After years of debate, NASA Administrator Mike Griffin gave the go-ahead on Tuesday for what could be one of the space shuttle program's most dramatic missions: a final repair visit to the Hubble Space Telescope.
"We are going to add a shuttle servicing mission to the Hubble Space Telescope to the shuttle's manifest, to be flown before it retires," Griffin told agency employees here at NASA's Goddard Space Flight Center. The news was greeted with a standing ovation.
The service call is tentatively scheduled for launch no earlier than October 2008, with Atlantis as the designated shuttle. The aim is to keep the orbiting observatory, which has provided thousands of dazzling pictures of the cosmos during its 16 years in orbit, in operation for at least seven years more.
During the 11-day flight, astronauts would install fresh batteries and fix the gyroscopes and guidance system on the $1.5 billion, 12-ton telescope. Those are Hubble's most vulnerable components, and without their replacement, Hubble is thought to have only two or three years left before it quits working.
The repair crew will be headed by shuttle commander Scott Altman, with rookie astronaut Gregory Johnson serving as pilot. Other crew members include veteran spacewalkers John Grunsfeld and Michael Massimino as well as first-time space fliers Andrew Feustel, Michael Good and Megan McArthur.
Spacewalkers would install the Wide Field Camera 3 and the Cosmic Origin Spectrograph, which would improve Hubble's observing capabilities by at least a factor of 10. They also would try to repair the Space Telescope Imaging Spectrograph, which stopped working two years ago.
After the morning announcement, Griffin told reporters that the "cradle to grave" cost of the servicing mission was estimated at $900 million: half a billion dollars to keep the Hubble team in operation, $200 million for new instruments, $100 million for components such as an extra shuttle fuel tank and solid-rocket boosters, and another $100 million for shuttle processing.
Hubble mission's ups and downs
Originally, this fifth Hubble servicing mission had been planned for 2004 — but that plan had to be changed in 2003, when the shuttle Columbia and its crew were lost due to damage done by flying foam insulation shortly after launch.
In the tragedy's aftermath, then-administrator Sean O'Keefe decided against sending a shuttle to the space telescope because of safety concerns — and particularly because crew members could not seek refuge in the international space station if Columbia-style damage ruled out the shuttle's return to Earth.
Mission planners looked into sending an autonomous space robot to do the repairs, but that idea was nixed last year after the National Academy of Sciences said sending a shuttle was the better option.
When Griffin took NASA's top post last year, he signaled that a shuttle mission might be considered for Hubble's repairs — but only if the shuttle fleet was proven safe, and only if there was a way to rescue the crew in the event of another Columbia scenario.
He met with other NASA managers on Friday for a final debate on the Hubble servicing mission's pros and cons. Griffin was swayed by the fact that the past two shuttle missions were trouble-free, and also took account of the progress being made on methods for inspecting the shuttle for damage and possibly repairing damage while in orbit. For instance, a procedure to put spacewalkers on the end of a shuttle inspection boom was successfully tested during Discovery's flight in July.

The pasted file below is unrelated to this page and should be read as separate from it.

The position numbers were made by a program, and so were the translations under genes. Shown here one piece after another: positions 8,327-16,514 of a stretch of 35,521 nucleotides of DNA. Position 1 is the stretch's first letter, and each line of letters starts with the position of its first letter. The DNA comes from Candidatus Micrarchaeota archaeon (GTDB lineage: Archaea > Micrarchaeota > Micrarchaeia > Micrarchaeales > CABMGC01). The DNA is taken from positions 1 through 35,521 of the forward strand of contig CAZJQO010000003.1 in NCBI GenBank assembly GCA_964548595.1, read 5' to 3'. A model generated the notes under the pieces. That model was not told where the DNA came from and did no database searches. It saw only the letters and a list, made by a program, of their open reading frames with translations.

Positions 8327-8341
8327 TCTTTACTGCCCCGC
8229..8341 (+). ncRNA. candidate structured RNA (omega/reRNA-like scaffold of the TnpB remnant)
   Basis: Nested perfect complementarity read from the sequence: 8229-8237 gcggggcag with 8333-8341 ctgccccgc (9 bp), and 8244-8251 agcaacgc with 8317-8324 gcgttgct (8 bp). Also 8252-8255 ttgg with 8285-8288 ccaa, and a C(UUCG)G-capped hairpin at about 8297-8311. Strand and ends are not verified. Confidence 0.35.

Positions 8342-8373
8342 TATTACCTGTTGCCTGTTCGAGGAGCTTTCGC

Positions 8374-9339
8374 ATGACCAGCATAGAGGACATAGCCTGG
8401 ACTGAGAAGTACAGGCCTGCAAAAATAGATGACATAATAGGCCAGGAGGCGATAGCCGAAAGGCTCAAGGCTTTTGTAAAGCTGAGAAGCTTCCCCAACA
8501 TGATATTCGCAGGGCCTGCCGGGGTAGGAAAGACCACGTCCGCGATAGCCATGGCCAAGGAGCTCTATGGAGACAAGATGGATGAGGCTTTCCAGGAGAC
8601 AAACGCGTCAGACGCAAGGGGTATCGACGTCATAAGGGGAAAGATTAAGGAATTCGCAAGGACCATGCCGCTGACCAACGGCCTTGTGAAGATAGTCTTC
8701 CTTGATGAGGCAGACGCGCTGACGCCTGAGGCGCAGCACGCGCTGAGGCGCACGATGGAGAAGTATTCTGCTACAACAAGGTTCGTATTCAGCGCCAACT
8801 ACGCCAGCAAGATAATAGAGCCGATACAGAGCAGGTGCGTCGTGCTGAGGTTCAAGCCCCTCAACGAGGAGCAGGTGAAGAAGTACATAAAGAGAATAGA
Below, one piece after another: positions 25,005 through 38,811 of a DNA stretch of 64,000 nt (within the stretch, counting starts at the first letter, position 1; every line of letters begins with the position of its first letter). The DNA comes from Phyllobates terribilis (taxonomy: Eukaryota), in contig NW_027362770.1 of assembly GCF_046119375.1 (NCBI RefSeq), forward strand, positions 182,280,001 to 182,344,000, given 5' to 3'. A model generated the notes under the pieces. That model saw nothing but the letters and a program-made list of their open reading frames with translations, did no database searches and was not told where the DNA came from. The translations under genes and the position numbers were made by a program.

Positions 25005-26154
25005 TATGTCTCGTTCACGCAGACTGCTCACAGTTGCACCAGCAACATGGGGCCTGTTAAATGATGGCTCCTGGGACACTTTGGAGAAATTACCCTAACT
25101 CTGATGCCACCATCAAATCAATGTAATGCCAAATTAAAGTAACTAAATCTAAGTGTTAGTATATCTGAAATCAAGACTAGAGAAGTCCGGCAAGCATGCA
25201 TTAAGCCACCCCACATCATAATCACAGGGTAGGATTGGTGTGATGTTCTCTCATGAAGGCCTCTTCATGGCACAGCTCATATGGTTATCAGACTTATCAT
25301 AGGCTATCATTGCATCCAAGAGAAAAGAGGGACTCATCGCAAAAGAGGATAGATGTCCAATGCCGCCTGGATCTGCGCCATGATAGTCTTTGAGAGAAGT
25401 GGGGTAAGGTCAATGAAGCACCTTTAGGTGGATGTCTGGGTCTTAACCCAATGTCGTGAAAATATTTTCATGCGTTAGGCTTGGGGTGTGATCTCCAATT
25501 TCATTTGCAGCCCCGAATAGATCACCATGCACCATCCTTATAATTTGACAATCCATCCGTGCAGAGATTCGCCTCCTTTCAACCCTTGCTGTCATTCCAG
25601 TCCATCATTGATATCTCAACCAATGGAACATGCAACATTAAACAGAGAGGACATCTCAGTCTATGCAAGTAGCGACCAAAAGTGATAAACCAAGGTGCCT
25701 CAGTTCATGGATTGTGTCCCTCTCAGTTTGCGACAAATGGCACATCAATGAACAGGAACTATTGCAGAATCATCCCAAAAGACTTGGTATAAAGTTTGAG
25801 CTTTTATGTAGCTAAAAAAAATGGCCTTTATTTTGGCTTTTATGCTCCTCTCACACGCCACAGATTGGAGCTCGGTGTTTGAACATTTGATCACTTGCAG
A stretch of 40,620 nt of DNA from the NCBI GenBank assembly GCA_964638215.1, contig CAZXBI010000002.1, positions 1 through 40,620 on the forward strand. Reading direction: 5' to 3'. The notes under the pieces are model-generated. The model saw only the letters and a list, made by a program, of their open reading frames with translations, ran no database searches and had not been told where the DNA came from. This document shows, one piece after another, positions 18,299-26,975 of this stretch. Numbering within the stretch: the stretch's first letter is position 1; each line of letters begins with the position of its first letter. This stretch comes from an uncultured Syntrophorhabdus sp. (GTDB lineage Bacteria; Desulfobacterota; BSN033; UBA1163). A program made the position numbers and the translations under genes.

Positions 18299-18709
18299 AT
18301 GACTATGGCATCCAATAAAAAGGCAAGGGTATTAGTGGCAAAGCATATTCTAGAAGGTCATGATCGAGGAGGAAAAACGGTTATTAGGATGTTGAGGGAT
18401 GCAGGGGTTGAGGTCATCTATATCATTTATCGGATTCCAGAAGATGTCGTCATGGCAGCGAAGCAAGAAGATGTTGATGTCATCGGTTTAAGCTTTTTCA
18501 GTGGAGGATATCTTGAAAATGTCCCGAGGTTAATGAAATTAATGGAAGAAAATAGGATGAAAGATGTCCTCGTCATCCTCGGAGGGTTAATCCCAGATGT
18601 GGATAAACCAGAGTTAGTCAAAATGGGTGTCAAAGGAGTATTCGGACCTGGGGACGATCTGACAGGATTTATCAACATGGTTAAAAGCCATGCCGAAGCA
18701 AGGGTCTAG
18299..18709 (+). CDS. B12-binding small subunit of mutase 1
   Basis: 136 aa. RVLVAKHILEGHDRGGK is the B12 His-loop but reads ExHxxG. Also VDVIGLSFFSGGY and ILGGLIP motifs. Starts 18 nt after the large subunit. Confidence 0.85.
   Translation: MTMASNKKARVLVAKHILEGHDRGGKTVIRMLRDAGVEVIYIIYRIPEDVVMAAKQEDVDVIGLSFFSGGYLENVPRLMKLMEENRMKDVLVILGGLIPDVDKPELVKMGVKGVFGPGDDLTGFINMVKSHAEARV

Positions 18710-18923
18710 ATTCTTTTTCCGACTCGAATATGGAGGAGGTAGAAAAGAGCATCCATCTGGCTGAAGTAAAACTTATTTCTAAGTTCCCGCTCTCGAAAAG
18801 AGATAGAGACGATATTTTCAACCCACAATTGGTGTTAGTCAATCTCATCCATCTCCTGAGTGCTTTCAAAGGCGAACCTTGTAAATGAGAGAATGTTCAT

"We had [the capability for] inspection, we had repair, we had the ability to get the astronaut to the repair site … so we felt that we were in pretty good shape," Griffin explained.
The mission plan also calls for another shuttle to be placed on standby for launch, to rescue the Hubble crew members in the event that their shuttle couldn't return to Earth. To provide safe-haven capability, the shuttle would be loaded up with enough supplies to stay in orbit for 25 days, Altman said.
Griffin told MSNBC.com that many of the details of the rescue mission still had to be worked out, but the leading scenario calls for astronauts to make their way from the stricken shuttle to the rescue craft during a series of spacewalks.
Griffin said the requirement for a potential rescue mission might delay some of the early launch-pad tests for the shuttle's successor, an effort known as Project Constellation. But he added that "we're certainly not in danger of slipping any major Constellation milestones."
Another dramatic chapter
Even if the shuttle makes it safely to orbit, the mission's five spacewalks will hold drama enough: In addition to the installation of all the scientific instruments and replacement parts, astronauts will attempt an unprecedented in-orbit repair of the Space Telescope Imaging Spectrometer, or STIS.
Preston Burch, Hubble's program manager, said new tools had to be developed for the operation — including a perforated plastic plate that would capture the 111 screws on the instrument's cover as they're unscrewed. The screw-laden cover would be replaced with an "astronaut-friendly" cover equipped with easy-fasten latches.
"One of the early worries was, how long would this take, and would they get fatigued?" senior project scientist David Leckrone said. "Now we envision a NASCAR wheel-changing operation."